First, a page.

More than a decade in the making, a unique concrete cinema opens in Ireland
In 2004 – a decade before Galway was designated a UNESCO City of Film – a group of locals launched a plan to celebrate the Irish town’s love affair with celluloid via a new art house cinema. One recession, a change of contractor and a new owner later (among other hiccups), the Pálás theatre has flickered to life. Built on the site of a former Georgian house, the Pálás hosts three screens, a restaurant, a café and offices in a cast-concrete tower whose many sides make the most of a compact corner lot. Along Merchant’s Road, the facade of the 1820s building has been recreated (a planning requirement) and recast as an arched entrance. Architect Tom de Paor says he wanted the project to be provocative, to challenge the discourse in a town unaccustomed to contemporary architecture. But he also wanted to create something that was of its place. “Much of the town is made out of Ballinasloe limestone from quarries nearby,” explains de Paor. “The aggregate of the concrete we used – a reconstituted stone – is from the same place, so it has the same look and feel.” The stoney expanses and smaller windows are also reminiscent of the solid grey warehouses and residential towers that can be seen around Galway. Bespoke decorative elements abound and include the exterior signage, which was created by punching a custom typeface into the building’s facade and lining the letters in neon. “In reality there are two typefaces; the first is a 75-millimetre concrete relief, the other is made from 10-millimetre glass tube. Both are handmade – one cast, the other bent,” explains de Paor. Inside the seven-storey tower, visitors are drawn through raw concrete stairwells lined with industrial lighting and exposed electrical conduits before arriving in polished and opulent auditoriums and eating spaces. De Paor designed all of the building’s lighting, including the flattened steel chandelier in the café. The architect collaborated with late Irish artist Patrick Scott on what is undoubtedly the tower’s most dramatic flourish: its resin-coated windows. Inspired by the gel filters used on cameras and stage lights, the 22 small, sapele-framed openings feature geometric patterns – painted between glass layers – in captivating shades of amber, orange, pink, red, green and blue. Scattered at various unexpected heights, they add colour and delight and are a counterpoint to the mass of the building, says de Paor. “They’re like little projectors that play off the concrete.” During daylight hours, visitors emerge from screenings to meet fluttering compositions of colour reflected on the walls. At night, the multi-hued windows and red-and-green neon signs become a kaleidoscopic invitation to enter this rich and unusual building.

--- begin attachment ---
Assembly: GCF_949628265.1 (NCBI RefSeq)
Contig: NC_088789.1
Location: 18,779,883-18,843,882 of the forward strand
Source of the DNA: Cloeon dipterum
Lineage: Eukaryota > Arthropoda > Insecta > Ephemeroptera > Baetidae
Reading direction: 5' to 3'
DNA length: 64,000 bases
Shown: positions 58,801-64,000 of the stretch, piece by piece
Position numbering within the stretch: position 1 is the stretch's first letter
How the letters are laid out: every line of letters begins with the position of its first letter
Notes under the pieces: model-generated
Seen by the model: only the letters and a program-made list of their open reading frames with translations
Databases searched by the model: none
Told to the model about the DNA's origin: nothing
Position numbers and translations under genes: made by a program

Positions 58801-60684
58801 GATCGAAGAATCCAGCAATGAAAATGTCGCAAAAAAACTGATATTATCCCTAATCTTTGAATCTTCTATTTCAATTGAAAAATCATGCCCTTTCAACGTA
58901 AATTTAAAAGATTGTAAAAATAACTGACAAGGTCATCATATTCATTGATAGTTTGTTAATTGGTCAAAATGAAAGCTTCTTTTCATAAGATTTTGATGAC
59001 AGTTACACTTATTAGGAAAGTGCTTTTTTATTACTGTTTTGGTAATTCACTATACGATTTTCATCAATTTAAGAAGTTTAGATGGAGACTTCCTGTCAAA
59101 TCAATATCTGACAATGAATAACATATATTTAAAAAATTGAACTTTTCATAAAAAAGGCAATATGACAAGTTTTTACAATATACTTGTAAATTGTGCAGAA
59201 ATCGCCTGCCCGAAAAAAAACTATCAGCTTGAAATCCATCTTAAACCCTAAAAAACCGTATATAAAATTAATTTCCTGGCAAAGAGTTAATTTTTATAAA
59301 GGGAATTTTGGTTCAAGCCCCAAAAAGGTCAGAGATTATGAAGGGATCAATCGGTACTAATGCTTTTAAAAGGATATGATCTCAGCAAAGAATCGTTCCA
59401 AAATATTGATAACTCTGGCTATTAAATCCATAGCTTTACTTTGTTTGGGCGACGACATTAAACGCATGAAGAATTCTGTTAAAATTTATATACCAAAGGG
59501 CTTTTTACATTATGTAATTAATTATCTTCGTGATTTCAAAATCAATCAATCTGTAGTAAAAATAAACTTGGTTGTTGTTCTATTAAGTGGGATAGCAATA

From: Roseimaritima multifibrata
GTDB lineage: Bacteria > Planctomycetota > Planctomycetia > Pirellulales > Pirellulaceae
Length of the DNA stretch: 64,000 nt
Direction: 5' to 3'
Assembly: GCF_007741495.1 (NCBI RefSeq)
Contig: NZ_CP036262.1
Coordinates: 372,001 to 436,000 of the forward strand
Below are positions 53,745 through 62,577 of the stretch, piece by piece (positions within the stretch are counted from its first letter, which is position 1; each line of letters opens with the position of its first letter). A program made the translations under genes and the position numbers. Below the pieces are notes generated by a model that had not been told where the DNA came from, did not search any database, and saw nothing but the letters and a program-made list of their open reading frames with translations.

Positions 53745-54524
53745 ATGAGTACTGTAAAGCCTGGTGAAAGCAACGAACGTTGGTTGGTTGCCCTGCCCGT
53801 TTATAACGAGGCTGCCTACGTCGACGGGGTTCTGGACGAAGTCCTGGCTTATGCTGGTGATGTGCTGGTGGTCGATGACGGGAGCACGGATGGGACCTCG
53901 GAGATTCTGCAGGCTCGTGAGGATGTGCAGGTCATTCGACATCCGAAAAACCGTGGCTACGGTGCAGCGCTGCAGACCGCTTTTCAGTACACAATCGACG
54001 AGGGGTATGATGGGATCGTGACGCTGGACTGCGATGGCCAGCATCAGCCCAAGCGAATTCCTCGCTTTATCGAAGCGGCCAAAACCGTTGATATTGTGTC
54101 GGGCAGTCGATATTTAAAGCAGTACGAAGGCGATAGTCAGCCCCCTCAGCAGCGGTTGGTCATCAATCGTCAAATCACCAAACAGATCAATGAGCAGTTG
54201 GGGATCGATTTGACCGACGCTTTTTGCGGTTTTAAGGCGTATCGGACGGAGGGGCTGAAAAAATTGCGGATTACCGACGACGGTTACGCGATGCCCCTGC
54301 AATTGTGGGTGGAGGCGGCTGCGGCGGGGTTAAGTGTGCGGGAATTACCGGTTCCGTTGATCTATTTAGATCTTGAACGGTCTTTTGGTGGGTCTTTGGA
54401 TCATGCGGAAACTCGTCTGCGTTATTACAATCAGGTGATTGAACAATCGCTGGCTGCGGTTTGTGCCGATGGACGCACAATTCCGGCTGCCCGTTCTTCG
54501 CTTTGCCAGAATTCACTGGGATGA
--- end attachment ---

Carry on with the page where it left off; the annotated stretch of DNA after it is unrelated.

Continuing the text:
LEFT: The three screening rooms are draped in red fire-rated velveteen to improve acoustics. The plush seating is from Quinette Gallay, in France.
RIGHT: The bar is one of the best interior spaces from which to experience the windows (by late artist Patrick Scott) and their playful projections.
ABOVE: Concrete staircases zigzag up seven storeys, casting sawtoothed shadows amid colourful reflections from the windows.